Mitomycin is activated in vivo to a bifunctional and trifunctional alkylating agent. Binding to DNA leads to cross-linking and inhibition of DNA synthesis and function. Mitomycin is cell cycle phase-nonspecific.
Mitomycin is one of the older chemotherapy drugs, which has been around and in use for decades. It is an antibiotic which has been shown to have antitumor activity. Mitomycin selectively inhibits the synthesis of deoxyribonucleic acid (DNA). The guanine and cytosine content correlates with the degree of mitomycin-induced cross-linking. At high concentrations of the drug, cellular RNA and protein synthesis are also suppressed. Mitomycin has been shown in vitro to inhibit B cell, T cell, and macrophage proliferation and impair antigen presentation, as well as the secretion of interferon gamma, TNFa, and IL-2.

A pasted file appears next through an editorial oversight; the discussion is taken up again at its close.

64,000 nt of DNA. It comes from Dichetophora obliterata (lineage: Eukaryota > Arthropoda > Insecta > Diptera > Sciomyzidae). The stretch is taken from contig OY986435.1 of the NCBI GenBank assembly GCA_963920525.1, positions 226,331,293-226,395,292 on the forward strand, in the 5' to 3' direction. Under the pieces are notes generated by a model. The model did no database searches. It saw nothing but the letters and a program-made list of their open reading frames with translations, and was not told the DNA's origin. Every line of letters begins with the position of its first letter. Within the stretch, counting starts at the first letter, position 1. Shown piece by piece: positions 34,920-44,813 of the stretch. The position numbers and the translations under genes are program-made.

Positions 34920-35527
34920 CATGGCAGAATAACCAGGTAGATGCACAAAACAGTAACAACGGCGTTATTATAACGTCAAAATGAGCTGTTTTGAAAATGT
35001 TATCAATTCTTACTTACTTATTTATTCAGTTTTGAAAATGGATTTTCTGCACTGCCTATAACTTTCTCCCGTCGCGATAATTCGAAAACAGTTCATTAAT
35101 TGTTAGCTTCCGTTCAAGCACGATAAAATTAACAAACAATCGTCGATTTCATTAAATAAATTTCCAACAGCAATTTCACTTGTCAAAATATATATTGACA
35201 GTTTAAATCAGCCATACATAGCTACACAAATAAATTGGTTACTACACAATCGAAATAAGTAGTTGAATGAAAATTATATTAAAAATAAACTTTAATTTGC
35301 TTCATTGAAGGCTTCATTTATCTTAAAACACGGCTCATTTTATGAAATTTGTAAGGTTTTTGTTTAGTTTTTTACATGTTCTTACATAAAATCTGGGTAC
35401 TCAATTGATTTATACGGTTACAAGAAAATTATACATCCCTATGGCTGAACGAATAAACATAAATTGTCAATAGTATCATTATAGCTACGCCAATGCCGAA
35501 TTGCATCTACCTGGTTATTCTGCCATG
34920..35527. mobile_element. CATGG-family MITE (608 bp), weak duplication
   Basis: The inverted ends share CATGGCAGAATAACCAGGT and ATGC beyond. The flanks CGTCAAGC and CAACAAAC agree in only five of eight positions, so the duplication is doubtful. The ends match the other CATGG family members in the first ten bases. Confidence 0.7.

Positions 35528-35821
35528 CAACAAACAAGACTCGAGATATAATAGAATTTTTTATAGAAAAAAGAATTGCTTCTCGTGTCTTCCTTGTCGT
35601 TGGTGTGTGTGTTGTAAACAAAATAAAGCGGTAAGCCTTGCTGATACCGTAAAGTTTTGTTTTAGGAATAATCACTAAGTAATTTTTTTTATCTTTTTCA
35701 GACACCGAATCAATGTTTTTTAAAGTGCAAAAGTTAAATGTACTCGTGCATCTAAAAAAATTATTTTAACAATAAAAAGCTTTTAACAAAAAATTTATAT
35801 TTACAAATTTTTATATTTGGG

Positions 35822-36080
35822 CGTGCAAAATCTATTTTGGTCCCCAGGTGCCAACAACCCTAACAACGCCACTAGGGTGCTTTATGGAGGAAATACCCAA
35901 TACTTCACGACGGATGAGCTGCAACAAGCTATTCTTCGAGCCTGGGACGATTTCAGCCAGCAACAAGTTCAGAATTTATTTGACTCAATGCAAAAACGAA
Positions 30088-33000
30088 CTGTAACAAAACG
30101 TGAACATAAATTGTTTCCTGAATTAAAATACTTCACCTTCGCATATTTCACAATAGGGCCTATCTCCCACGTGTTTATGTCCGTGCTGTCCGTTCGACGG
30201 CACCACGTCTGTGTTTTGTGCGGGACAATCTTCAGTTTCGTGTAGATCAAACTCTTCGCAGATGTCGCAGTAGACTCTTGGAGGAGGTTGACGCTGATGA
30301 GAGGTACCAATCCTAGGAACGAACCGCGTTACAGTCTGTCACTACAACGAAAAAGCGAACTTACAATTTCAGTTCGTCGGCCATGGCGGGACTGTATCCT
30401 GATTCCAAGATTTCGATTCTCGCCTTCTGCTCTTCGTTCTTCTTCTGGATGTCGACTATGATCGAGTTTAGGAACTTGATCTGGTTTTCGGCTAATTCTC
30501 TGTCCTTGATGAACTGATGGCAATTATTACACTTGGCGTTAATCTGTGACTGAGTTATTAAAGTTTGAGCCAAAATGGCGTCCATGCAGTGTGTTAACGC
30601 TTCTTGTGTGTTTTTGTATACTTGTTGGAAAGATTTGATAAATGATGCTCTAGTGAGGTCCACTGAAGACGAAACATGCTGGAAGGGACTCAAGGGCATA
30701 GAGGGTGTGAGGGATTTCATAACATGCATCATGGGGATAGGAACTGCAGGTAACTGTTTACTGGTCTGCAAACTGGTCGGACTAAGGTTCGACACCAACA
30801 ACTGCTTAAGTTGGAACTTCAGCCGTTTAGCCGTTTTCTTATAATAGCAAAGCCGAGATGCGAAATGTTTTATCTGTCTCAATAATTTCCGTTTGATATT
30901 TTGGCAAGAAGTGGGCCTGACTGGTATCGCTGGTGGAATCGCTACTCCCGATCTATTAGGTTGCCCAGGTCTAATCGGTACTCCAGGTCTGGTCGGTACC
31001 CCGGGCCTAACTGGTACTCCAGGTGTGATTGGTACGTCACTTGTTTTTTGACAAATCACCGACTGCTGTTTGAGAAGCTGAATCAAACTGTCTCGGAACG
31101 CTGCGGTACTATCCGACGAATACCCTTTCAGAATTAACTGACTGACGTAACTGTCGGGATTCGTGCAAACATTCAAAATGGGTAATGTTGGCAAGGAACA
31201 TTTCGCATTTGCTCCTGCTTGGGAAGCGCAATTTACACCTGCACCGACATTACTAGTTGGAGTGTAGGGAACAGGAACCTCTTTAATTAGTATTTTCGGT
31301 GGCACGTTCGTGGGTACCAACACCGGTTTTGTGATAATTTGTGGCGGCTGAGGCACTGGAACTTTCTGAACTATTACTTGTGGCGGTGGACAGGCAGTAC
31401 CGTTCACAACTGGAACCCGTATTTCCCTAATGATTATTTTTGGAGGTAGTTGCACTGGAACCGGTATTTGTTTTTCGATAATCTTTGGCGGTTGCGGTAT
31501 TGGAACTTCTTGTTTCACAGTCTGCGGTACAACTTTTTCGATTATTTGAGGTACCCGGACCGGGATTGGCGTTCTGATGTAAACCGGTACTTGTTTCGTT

Primarily hepatic, some in various other tissues.
Oral, mouse: LD50 = 23 mg/kg; Oral, rat: LD50 = 30 mg/kg. Symptoms of overdose include nausea and vomiting.